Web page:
2.5. Cell Viability Assay

Cell viability was measured by a quantitative colorimetric assay with MTT, showing mitochondrial activity of living cells. In mono-culture, BV-2 or SH-SY5Y cells in 96-well plates were incubated with 25–200 μg/mL of SHXT for 24 h. In 6-OHDA-induced neurotoxicity, non-differentiated or differentiated SH-SY5Y cells were treated with or without 6-OHDA (100 μM) or 6-OHDA + SHXT for 24 h. Under co-culture conditions, BV-2 cells were treated with or without LPS (100 ng/mL) or LPS + SHXT for 24 h. After incubation, inserts containing BV-2 cells were removed. Non-differentiated or differentiated SH-SY5Y cells were incubated with MTT at a final concentration of 0.5 mg/mL for 3 h at 37°C. The reaction was terminated by addition of 200 μL of DMSO. The amount of MTT formazon product was then determined by measuring the absorbance at 560 nm using a microplate reader.

2.6. Nitrite Measurement

Production of nitric oxide (NO) was determined by measuring the level of accumulated nitrite, a metabolite of NO in the culture supernatant using Griess reagent (1% sulfanilamide and 0.1% N-(1-naphthyl)ethylenediamide in 5% phosphoric acid). After 24 h of treatment with LPS (100 ng/mL) alone or LPS + SHXT, the culture supernatants were collected and mixed with an equal volume of Griess reagent and incubated at room temperature for 10 min. The absorbance was measured at 540 nm (OD540).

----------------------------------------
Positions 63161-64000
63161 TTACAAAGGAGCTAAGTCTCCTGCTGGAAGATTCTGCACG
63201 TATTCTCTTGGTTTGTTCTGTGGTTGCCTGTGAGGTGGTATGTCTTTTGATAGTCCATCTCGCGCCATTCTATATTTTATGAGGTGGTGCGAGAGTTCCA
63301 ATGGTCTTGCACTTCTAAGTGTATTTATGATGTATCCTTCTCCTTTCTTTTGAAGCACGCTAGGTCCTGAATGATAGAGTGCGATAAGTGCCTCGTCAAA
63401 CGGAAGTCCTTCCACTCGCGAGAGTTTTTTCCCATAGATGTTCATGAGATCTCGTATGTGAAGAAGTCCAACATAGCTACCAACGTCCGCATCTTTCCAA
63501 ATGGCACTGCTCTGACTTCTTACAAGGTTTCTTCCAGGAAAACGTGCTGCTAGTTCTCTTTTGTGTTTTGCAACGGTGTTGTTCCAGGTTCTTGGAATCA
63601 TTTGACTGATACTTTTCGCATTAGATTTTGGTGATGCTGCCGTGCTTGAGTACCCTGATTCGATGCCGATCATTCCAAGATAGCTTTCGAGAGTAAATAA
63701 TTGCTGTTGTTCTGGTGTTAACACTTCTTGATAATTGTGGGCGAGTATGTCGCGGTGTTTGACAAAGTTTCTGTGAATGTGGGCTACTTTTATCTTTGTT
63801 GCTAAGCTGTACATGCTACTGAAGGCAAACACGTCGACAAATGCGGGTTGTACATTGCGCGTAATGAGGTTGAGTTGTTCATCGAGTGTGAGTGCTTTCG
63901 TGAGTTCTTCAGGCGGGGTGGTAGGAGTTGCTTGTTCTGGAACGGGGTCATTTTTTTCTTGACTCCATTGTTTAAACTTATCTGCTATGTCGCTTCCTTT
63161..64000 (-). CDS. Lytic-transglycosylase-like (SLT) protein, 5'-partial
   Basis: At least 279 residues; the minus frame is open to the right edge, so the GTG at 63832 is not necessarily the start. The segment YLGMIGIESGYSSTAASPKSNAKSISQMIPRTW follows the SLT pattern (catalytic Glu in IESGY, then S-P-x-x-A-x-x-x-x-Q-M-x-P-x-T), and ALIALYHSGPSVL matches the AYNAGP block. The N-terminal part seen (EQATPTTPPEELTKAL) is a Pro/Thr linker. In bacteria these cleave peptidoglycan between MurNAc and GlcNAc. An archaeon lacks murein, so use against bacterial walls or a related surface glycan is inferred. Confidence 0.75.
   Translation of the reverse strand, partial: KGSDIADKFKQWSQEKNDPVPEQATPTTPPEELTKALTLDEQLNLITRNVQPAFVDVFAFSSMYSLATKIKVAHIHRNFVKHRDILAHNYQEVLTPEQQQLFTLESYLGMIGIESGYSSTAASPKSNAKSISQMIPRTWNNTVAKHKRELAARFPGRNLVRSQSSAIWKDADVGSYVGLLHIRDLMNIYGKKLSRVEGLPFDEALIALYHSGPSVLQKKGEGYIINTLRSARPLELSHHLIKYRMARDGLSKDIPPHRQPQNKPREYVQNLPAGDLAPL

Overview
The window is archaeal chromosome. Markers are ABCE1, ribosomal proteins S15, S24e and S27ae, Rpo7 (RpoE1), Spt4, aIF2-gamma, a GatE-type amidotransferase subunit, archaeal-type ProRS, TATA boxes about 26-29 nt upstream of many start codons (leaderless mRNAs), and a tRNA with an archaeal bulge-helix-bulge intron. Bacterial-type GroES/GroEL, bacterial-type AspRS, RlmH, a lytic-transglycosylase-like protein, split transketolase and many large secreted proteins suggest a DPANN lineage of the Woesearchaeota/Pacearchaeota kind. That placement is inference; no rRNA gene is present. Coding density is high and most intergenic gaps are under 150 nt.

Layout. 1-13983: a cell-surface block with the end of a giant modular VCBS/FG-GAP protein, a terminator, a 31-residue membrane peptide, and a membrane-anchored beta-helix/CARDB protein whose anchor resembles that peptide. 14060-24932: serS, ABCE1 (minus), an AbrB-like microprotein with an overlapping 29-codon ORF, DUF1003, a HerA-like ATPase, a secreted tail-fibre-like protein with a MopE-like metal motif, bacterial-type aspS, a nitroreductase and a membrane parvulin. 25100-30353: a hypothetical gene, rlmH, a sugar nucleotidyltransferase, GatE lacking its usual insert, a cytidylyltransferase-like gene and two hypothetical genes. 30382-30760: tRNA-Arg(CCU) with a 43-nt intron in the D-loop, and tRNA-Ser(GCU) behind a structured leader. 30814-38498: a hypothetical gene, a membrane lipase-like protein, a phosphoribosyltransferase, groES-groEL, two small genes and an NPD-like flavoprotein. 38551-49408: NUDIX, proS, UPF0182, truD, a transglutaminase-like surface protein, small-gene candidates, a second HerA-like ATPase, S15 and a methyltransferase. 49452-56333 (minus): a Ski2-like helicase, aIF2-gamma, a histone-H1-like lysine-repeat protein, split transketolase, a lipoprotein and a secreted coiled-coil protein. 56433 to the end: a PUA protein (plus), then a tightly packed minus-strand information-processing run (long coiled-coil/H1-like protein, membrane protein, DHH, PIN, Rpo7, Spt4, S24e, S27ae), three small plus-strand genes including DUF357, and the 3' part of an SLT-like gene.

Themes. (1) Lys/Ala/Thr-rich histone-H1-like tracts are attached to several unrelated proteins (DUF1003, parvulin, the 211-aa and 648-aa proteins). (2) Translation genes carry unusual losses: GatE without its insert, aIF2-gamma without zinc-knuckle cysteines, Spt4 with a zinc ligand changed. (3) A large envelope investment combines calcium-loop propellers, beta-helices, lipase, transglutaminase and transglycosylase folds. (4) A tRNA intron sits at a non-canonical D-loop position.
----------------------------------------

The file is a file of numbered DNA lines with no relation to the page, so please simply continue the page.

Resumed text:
2.7. Enzyme-Linked Immunosorbent Assay (ELISA)

The productions of IL-1β, PGE2 and TNF-α in supernatant were detected using ELISA kits from Endogen (USA) according to the manufacturer's instructions. IL-1β and PGE2 in the supernatant were determined after 24 h of LPS treatment. TNF-α was determined after 2 h of LPS treatment.

2.8. NF-κB DNA-Binding Activity

The DNA-binding activities of transcription factors in cells were determined by enzyme-linked DNA-protein interaction assay (ELDIA), according to a previously described method [21, 33]. Nuclear protein extracts were prepared using NE-PER Nuclear and Cytoplasmic Extraction Reagent as described previously [34]. DNA-p65 NF-κB-binding activity was measured with a BD Mercury TransFactor kit (BD Bioscience, Clontech), which detects DNA binding by specific transcription factors, according to the manufacturer's instructions [35].